The Future Of Transport

We get involved with implementing NRMM (Non Road Mobile Machinery) compliance on construction sites in London and also preparing Noise, Dust and Vibration (NDV) Plans as well as Air Quality & Dust Management Plans (AQDMP), all of which are part of London’s ever increasing crackdown on emissions from vehicular use.

However, the measures currently being scheduled for implementation will have a wider effect on even domestic vehicle users, such as:-

London is introducing a ban on fossil fuel powered cars in certain parts of the capital during the morning and evening rush hours in some locations during 2018 and subsequently, the introduction of ultra-low emissions zones will ban them completely in 2019. They have also introduced the T Charge in London, which is an additional penalty imposed on most vehicles registered before 2005 based on the Euro 4 compliance. This is likely to be amended to penalise Euro 5 cars in the future.  Glasgow is going to ban all but the least polluting buses following the introduction of their low emission control zones. The future looks difficult for car drivers and could start impacting upon fleet operators.

The government has been getting tough on particulate emissions from diesels while at the same time not making encouraging noises about petrol. The automotive industry has reported a slow down in diesel sales because they believe the uncertainty surrounding diesels is causing the buyers to exercise caution.

Some companies have cracked the problem already with companies like UPS who have introduced their zero-emission electric vehicle fleet to operate in and around central London, but for most of us the answers are not as clear.  We are not certain which way to turn.

What options are left open to us?

Hybrids are preferred to the more conventional vehicles but even these will not be allowed into some areas under the new regulations.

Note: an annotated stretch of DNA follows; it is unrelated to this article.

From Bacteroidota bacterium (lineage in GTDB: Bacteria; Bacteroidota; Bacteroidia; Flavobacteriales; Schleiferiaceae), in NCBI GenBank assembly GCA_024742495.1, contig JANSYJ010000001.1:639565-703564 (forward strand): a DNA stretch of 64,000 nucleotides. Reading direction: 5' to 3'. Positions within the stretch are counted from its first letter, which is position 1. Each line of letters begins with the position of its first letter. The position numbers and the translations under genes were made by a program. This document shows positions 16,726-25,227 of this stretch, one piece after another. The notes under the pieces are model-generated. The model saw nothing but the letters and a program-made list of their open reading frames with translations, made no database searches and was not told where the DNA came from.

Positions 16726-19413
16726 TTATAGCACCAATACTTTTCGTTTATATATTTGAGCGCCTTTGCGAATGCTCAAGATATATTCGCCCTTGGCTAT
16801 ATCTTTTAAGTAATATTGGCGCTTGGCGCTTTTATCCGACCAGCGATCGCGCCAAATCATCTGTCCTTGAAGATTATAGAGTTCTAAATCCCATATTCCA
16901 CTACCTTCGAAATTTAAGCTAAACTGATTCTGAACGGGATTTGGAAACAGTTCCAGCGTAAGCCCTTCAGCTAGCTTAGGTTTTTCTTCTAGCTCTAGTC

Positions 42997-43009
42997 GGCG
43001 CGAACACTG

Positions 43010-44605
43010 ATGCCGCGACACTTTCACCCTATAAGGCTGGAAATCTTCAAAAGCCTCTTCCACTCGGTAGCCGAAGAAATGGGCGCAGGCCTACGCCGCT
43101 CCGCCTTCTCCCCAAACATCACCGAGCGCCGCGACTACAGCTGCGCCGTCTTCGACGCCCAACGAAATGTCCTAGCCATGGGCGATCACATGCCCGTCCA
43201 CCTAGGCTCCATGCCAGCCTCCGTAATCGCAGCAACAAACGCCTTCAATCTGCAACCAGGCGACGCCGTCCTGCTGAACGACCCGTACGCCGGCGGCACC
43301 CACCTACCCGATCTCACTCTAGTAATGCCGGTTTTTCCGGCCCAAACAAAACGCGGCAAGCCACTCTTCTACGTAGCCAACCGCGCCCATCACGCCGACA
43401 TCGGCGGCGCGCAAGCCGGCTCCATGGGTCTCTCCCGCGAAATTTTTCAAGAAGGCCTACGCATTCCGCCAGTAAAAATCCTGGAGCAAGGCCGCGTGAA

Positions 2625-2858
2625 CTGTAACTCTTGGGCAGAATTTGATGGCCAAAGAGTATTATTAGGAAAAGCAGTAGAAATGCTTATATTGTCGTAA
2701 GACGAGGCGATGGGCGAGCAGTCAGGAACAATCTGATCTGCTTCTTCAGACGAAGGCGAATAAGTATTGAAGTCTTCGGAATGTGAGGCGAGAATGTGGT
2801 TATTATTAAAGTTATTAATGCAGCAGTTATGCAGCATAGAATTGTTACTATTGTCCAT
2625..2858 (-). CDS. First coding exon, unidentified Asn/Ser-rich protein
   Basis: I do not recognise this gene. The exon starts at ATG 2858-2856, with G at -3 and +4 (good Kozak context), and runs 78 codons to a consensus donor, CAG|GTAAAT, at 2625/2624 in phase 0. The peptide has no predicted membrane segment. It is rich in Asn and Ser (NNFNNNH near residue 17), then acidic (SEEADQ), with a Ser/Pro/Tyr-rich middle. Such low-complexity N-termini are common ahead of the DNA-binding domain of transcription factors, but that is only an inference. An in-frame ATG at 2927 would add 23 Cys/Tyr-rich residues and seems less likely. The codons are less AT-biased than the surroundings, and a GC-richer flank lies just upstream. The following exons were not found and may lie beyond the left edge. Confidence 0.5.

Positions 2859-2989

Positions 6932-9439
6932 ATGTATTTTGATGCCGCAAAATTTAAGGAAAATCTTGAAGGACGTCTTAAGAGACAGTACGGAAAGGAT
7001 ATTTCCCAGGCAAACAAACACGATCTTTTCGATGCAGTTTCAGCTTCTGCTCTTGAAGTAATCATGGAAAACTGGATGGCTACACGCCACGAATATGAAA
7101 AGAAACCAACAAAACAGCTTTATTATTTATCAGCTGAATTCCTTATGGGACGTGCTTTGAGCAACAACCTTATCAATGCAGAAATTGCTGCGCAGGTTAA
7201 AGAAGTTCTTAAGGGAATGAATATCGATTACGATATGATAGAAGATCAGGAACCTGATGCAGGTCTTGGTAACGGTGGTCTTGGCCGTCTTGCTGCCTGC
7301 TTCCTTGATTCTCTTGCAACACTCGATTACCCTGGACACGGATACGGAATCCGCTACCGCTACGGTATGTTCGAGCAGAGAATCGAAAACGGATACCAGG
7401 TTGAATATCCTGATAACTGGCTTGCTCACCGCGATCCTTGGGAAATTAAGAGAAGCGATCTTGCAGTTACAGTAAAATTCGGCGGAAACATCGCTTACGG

Electric vehicles are increasing in range and these may be suitable for residents of cities like London doing short runs – things have moved on a lot from the days of the G Wiz. This might even be possible for fleet operators who might want to emulate UPS, doing local city deliveries using an electric fleet. Tesla has announced the new articulated lorry with a 500 mile range on one charge, will this be in general use anytime soon?

For normal driving and deliveries where there is a mix of motorway and urban driving the solution looks less clear. The electric vehicles’ range is not yet good enough to become a daily user for most people and the costs are still out of the reach of normal motorists.

One alternative is the Hydrogen Fuel cell vehicle. Chemically combining hydrogen and oxygen inside an electric fuel cell creates water and energy. Possibly the perfect solution except for the need to carry a hydrogen gas bottle around in the car, lack of refuelling stations and the excessive costs. This might be the shape of the future, but it is not here yet. It also has the advantage that we could use renewable energy to separate oxygen and hydrogen from water to generate the fuel to start with, providing the complete fossil free solution.

We are not far away from the driverless vehicle. This technology asks the question will we still be car owners at all in 50 years’ time? Driverless taxis called up on the latest app, providing the vehicle size you need, electricity, wi-fi and table. Working on route to your destination in the privacy of your personal cocoon.

But what should we do now?
There are no obvious answers at the moment, but the government wants us to use public transport. The public transport reality is that it is expensive, often overcrowded and in the case of bus services, absent in all but the heavily populated areas. If the government wants to promote public transport it needs to improve the quality of service and reduce the costs.

If you live in the city look at electric vehicles.  If you don’t then try not to make significant investments in long term fossil fuel-based transport. Park and ride options may help by using traditional vehicles to get close to town and finishing the trip with a quick city hop on the bus.

Transport companies may want to consider their logistics and introduce vehicle transfer stations on the outskirts of cities. Run the load to the transfer station using conventional options then exchange the cab for an electric vehicle for local delivery inside the controlled zones.

Hydrogen gas buses have been used in Oxford, hydrogen fuel cell buses are being trialled in London and maybe the hydrogen technology is now ready for conversion to industrial transport. Grundons have already experimented with diesel / hydrogen dual fuel conversions for their waste collection fleet.

The ultimate solution may not be far away but at the current time of flux the operations that make the smart decisions could turn out to be long term winners.

If we can help you with implementing NRMM (Non Road Mobile Machinery) compliance on construction sites in London, or preparing Noise, Dust and Vibration (NDV) Plans, or even, Air Quality & Dust Management Plans (AQDMP), please contact us:- , email [email protected] , or call 01604 859961.

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